Lyme Disease: Symptoms, Diagnosis & Treatment

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  • 0:05 Tick-Borne Danger
  • 1:04 Lyme Disease
  • 4:10 Diagnosis
  • 4:57 Treatment
  • 6:26 Lesson Summary
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Lesson Transcript
Instructor: Angela Hartsock

Angela has taught college Microbiology and has a doctoral degree in Microbiology.

Lyme disease has been gaining in prevalence in the United States in recent years. In this lesson, we will explore the disease itself as well as its diagnosis and treatment.

Tick-Borne Danger

Labor Day is fast approaching. It's a great time to pack up the family and head to the Adirondack Mountains for a final farewell to summer. After several hours of driving, you arrive at your cabin and decide to take a nature hike to stretch your legs before unpacking. You, your family, and your dog, Meatball, stroll off into the woods, but before long it opens into a beautiful field. The grass and goldenrod are waist-high, overgrowing the narrow deer trail. Your crew pushes through, brushing your bare legs through the grass. Every now and then you feel a tickle on your thighs, calves, and ankles but it is easily ignored in the glorious expanse of nature.

Later in the evening, you notice that every member of your party brought home hitchhikers: ticks. Those tickles were deer ticks finding a tantalizing blood vessel to settle into for a quick feed. Without worry, you pluck them all off and enjoy the rest of your vacation. Until those sinister bulls-eye-shaped rashes appear. Uh oh.

Lyme Disease

You, your family, and even Meatball, have just developed the first symptom of Lyme disease, an illness caused by the spirochete bacteria Borrelia burgdorferi, acquired by the bite of an infected deer tick, Ixodes scapularis. This bite from an infected tick is required for the development of Lyme disease. You should seek medical treatment, but you are busy and decide to ignore it. What you should expect now is three distinct stages of illness.

The first stage of Lyme disease occurs between 3 and 30 days after the tick bite. At the spot of the bite, a red rash develops and slowly expands, up to 12 inches across. The rash forms a classic bulls-eye shape, distinctive for Lyme disease. Erythema migrans is the name given to the red, bulls-eye shaped rash characteristic of Lyme disease. This rash is rarely itchy or painful, distinguishing it from a mosquito bite, and it appears in about 80% of those infected. In addition to the rash, you have probably developed a fever, swollen lymph nodes, muscle and joint aches, chills, and fatigue as your immune system starts mobilizing to attack the bacteria. This is the best, most effective time to start treatment. But, you didn't.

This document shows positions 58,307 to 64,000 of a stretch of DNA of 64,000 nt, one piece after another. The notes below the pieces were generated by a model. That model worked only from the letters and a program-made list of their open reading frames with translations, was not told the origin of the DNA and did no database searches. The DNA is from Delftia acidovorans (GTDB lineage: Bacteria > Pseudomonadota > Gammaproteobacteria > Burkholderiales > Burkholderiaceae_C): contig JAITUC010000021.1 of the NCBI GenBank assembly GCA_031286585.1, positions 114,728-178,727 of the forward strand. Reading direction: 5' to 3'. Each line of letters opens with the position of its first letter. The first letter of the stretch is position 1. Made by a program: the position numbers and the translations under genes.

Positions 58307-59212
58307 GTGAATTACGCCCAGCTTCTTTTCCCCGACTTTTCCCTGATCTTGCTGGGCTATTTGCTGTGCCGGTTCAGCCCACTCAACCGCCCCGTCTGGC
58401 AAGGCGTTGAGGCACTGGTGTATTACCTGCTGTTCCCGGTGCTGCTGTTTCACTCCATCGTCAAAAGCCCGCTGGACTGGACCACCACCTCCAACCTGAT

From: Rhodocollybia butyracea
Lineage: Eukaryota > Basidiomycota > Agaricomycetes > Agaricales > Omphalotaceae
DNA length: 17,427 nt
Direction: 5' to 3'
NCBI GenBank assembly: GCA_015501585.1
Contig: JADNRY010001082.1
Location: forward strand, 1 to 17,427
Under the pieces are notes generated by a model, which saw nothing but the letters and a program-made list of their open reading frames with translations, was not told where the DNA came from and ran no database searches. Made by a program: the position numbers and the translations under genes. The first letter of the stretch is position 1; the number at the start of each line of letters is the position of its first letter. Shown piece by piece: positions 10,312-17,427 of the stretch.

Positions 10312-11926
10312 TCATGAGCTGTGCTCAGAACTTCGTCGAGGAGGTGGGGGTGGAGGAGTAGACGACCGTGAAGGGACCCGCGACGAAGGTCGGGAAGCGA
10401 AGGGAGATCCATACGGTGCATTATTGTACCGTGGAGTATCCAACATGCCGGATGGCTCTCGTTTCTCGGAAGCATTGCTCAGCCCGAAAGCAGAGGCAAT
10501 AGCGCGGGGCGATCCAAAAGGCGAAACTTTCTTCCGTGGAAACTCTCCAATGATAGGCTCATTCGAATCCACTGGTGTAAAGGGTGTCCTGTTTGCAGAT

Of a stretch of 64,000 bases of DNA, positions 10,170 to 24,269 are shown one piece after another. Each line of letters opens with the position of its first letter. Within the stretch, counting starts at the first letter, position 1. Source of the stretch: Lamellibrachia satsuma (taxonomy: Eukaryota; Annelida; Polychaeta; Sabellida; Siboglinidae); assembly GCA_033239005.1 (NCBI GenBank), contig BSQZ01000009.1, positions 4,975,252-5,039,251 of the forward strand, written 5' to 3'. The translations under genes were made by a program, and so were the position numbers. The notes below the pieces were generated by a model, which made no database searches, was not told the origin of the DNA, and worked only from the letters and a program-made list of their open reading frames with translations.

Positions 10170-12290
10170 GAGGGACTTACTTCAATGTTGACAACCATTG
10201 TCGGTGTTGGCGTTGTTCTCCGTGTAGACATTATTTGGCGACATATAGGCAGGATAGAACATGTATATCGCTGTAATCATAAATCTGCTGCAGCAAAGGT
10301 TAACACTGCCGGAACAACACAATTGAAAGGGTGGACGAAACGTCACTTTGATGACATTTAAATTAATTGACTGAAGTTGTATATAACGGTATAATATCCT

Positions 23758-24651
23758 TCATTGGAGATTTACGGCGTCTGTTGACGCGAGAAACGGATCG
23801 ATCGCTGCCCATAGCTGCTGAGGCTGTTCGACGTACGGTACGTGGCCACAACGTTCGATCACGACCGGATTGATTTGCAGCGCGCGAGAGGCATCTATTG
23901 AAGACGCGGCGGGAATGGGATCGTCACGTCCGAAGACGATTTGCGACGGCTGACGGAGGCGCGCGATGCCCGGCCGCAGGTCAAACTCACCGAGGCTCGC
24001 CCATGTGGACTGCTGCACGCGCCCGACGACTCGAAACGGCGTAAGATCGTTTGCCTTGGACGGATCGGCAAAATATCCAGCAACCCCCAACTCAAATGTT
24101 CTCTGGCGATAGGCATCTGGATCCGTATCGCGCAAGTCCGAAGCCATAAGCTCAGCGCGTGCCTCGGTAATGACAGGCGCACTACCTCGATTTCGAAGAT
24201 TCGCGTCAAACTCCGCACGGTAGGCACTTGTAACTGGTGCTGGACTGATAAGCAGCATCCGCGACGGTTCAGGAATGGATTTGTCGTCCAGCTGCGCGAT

You're probably feeling pretty down with the initial flu-like symptoms, but things are about to get worse. Several days to several weeks after the rash appears, the bacteria begin spreading throughout your body via the bloodstream. Borrelia burgdorferi is an intracellular pathogen, meaning it can penetrate into your cells. The symptoms that develop now depend on what cells the bacteria invade. More rashes appear as the bacteria invade and destroy skin cells. Borrelia can migrate to your brain and spinal cord causing headaches, neck stiffness, and memory problems. Bacteria in your joints can lead to severely painful and swollen joints and shooting pains. In some cases, Lyme disease can lead to the onset of Bell's palsy, which is a loss of muscle tone in the face. One or both sides of your face can appear droopy, as you can no longer contract the facial muscles. Finally, Borrelia can invade your heart, destroying heart cells and changing your heart rhythm. This can cause heart palpitations and dizziness. I'm sure now you're feeling really sick all the time. By now, you really should have gotten treatment. But again, you didn't. Eventually, you feel better and chalk it all up to a case of the flu.

It has now been months to years after that tick bite on that memorable Labor Day vacation. Since then, you have suffered from occasional bouts of grossly swollen joints, usually your knees, accompanied by severe pain. You have numbness and tingling in your extremities and problems with your memory.

Eventually, you learn that all of these symptoms and their pattern are associated with Lyme disease. You think back to that tick bite and the red rash that followed. By now, you are probably very angry at yourself for not seeking medical attention from the get go. Maybe you could have avoided all this agony.


So, let's go back in time and do things a little differently. At the first appearance of the initial flu-like symptoms and bulls-eye rash, you went to your doctor. For the 80% of people that develop the classic bulls-eye rash, diagnosis of Lyme disease is a snap. Diagnosis is based on the appearance of the bulls-eye rash and a recent exposure to ticks. For the unfortunate 20% without the rash, diagnosis can be a bit trickier. Usually a patient has to test positive for Borrelia antibodies in two different blood tests. Testing negative in either test usually suggests that it is not Lyme disease. Unfortunately, false positive and false negative tests are common. This can lead to misdiagnosis, delayed treatment, and further development of symptoms.

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